Jonni’s Paper Mache Paste Recipe

Get a fast start on your next paper mache project or hand-made gift with Jonni’s easy downloadable patterns for masks, animal sculptures and faux trophy mounts. The patterns help you create a beautiful work of art, even if you’ve never sculpted anything before.

paper mache paste

This paper mache paste is a lot faster to make than the boiled version, and I think it works just as good. In my tests the raw paste was just as strong as the cooked version, and it dried just as hard. If you prefer the boiled version, I’d love to hear your opinion in the comments on this post

The “recipe” is just flour and water. The video shows the quick way I mix the paste to make it nice and smooth – it takes just a few seconds, much less time than it takes to actually watch the video.

I hadn’t made any paper mache paste for several years, because most of the sculptures I’d been making used the paper mache clay, the smoother air-dry clay, or the fast-setting paste made with glue and plaster that I use for my masks. But I’ve been making a lot of it lately, since I’m working on a series of 25 little dogs for my next book, and I’ve really been enjoying it. It’s messy, of course, but there’s something almost meditative about placing those little pieces of wet newspaper over a form, and having such simple products turn into something with a character of it’s own.

On a completely different note, I’ve had two emails this week from two different set designers who need full-sized elephants for stage productions, and both people need their elephants to be strong enough to hold someone on their backs (four people in one case!) and they have to move across the stage. The one with four riders needs to walk rather than roll or glide. I have no idea how someone would design the innards for a project like this. They would have to be light enough to move, strong enough for the riders, and balanced well enough so it couldn’t possibly tip over. To fall from that height could really hurt someone.

Do you have any advice for these folks? (And don’t the jobs of set designer and scene artist sound like fun? Why did I spend my “working” life typing and answering the phone???)


102 thoughts on “Jonni’s Paper Mache Paste Recipe”

  1. hi Jonni,
    i just wanted to say that I love your videos. You and your awesome tutorials always make me smile.
    warm regards, Thalien

  2. I was thinking if you could suggest some techniques that would produce a smooth and matte look.

  3. Im trying to make a cat bed/hide spot for the house I’m making would regular papier leche around a ball work?? and be strong enough to assemble to a piece of wood to attach other pieces of the house ?

    • It will be strong enough if you add enough layers. Whether it’s a good idea or not depends on your cat. My new cat has been nibbling on the end of my elephant’s tail for no apparent reason, and some cats might use the paper mache area for a scratching post.

  4. Hi, thank you for posting all of this. I am looking at your paper-clay and other recipes. What function does the oil perform? you are mixing in oils with no emulsifiers, you are making no distinction between oils which will oxidise and harden (linseed oils) or oils which will evaporate (mineral oil) and other vegetable oils which will turn rancid. I want to know why the oil is there and why it doesn’t matter to you if the oil is one that will harden or turn rancid.

    • Hi Karl. The oil gives the wet clay a slightly different ‘feel,’ and makes it just slightly easier to use. You don’t need to use any oil if you don’t want to.

  5. Jonni …you are awesome! I have a problem….our Hillsboro Junior high school has lost their dragon head mascot. I have checked the mascot stores online and they are much more money than we can spend. So, I was just wondering if you make items for people and if so perhaps you could give us a quote on a Green Dragon head to be worn on a student’s head? (not too scary) Our season starts toward the end of September…is that doable?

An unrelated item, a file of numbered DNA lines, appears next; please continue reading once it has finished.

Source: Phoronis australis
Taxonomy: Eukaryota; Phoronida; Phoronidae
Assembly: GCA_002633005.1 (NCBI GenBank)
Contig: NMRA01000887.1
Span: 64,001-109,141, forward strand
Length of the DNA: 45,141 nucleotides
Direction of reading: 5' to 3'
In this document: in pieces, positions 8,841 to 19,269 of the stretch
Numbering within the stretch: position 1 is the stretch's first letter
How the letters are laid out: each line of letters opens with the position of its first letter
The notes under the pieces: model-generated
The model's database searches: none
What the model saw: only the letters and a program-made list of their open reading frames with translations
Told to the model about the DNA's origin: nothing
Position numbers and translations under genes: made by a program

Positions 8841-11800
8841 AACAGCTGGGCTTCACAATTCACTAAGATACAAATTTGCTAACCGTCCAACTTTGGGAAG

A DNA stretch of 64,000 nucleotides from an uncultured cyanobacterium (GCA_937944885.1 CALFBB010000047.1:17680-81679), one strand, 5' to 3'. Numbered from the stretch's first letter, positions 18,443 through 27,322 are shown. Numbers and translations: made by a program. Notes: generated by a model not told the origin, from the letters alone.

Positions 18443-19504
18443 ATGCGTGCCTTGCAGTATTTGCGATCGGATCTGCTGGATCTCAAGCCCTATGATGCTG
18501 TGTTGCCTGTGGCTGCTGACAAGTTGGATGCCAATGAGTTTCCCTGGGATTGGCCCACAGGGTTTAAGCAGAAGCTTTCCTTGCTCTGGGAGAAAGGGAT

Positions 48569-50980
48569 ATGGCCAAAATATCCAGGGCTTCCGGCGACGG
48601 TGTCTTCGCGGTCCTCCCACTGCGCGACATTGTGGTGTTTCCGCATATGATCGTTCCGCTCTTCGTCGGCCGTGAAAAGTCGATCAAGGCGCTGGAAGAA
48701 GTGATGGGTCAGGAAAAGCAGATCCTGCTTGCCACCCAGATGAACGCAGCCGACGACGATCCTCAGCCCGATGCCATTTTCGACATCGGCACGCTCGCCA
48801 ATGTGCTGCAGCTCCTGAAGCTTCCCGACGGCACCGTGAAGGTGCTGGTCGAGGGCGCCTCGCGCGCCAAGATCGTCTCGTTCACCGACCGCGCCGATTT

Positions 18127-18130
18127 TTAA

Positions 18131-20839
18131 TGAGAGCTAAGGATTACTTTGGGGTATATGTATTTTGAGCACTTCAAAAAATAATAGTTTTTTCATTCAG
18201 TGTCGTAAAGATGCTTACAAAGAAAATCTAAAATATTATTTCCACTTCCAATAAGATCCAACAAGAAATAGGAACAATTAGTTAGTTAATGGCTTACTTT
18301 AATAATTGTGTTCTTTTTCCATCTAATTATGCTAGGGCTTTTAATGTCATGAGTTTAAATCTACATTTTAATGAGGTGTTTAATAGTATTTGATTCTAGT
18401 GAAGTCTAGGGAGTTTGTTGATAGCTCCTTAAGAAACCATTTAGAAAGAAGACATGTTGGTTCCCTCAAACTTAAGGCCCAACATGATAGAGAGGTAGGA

Thank you so very much!!!! Brenda (untalented dragon grandma)

    • Hi Brenda. I suspect that a custom-made mask would end up being quite a bit more expensive than a mass-produced product. That’s usually the case, anyway. In any case, I don’t do commissions (I work too many hours on my writing and other projects, so I just don’t have time) but I have an easy solution for you. Grab a copy of my mask book and take it to your art teacher. There is no dragon in the book (I should have thought of that!) but your art teacher can sculpt a great dragon with oil based clay, using the methods I show in the book, and then cover the sculpted dragon with the shop-towel mache. Tell your teacher to use three layers of paper towels, instead of two, if a lot of kids will be handling the mask.

  6. Will your flour paste work on Chicken wire with newspaper strips?
    Advice from one person said cornstarch works best… Well, I have had the worst Lucy McGuilicudy experience with strips that don’t stick, then masking tape over that… What a frousy red headed mess.

  7. Hi Jonny,

    I emailed you a couple days ago about making the paper mache clay that was too sticky for my classroom’s armature. Would this above recipe (flour and water) work with the shop towels that you were using with the plaster? I like this idea because it would be less harmful to the students who are in 6th grade, and are a little too immature to use plaster (…and are also very messy). Thank you so much for all of your advice. We are making elephants inspired by Salvador Dali, and the skinny legs make it hard to use the clay without it falling off of the armature. Best!

    • Hi Beth. I tried the flour and water paste with the shop towels, and it didn’t work. It won’t soak into the towels, so you end up with a sculpture that is made out of floppy towels instead of paper mache.

      The gesso recipe, with joint compound and white glue, works really well with the shop towels if you use enough to really saturate the towels, and then add more as a final layer on top. Some school systems won’t let you use the joint compound in a classroom, though.

      The flour and water paste works really well with brown paper. You can get a roll of it at the hardware store, or save up a lot of bags. The brown paper is not stretchy like the shop towels, but it’s strong, and you don’t need as many layers.

  8. Hello Joni,
    Thanks for all the info on your site. I teach art and craft to kids and find paper mache balls and animals really go down well with them. I have one problem which doesn’t seem to have been mentioned before. I’m in a tropical country, and find that cockroaches really love the flour paste and they munch through the tempera paint and newspaper underneath.
    Do you have any ideas on how to repel this vermin? Would using a coat of acrylic varnish provide an effective sealant?

    • I don’t know if acrylic varnish would work or not, because it’s possible the bugs could still smell the food underneath. You could try a few small experimental pieces, and find out.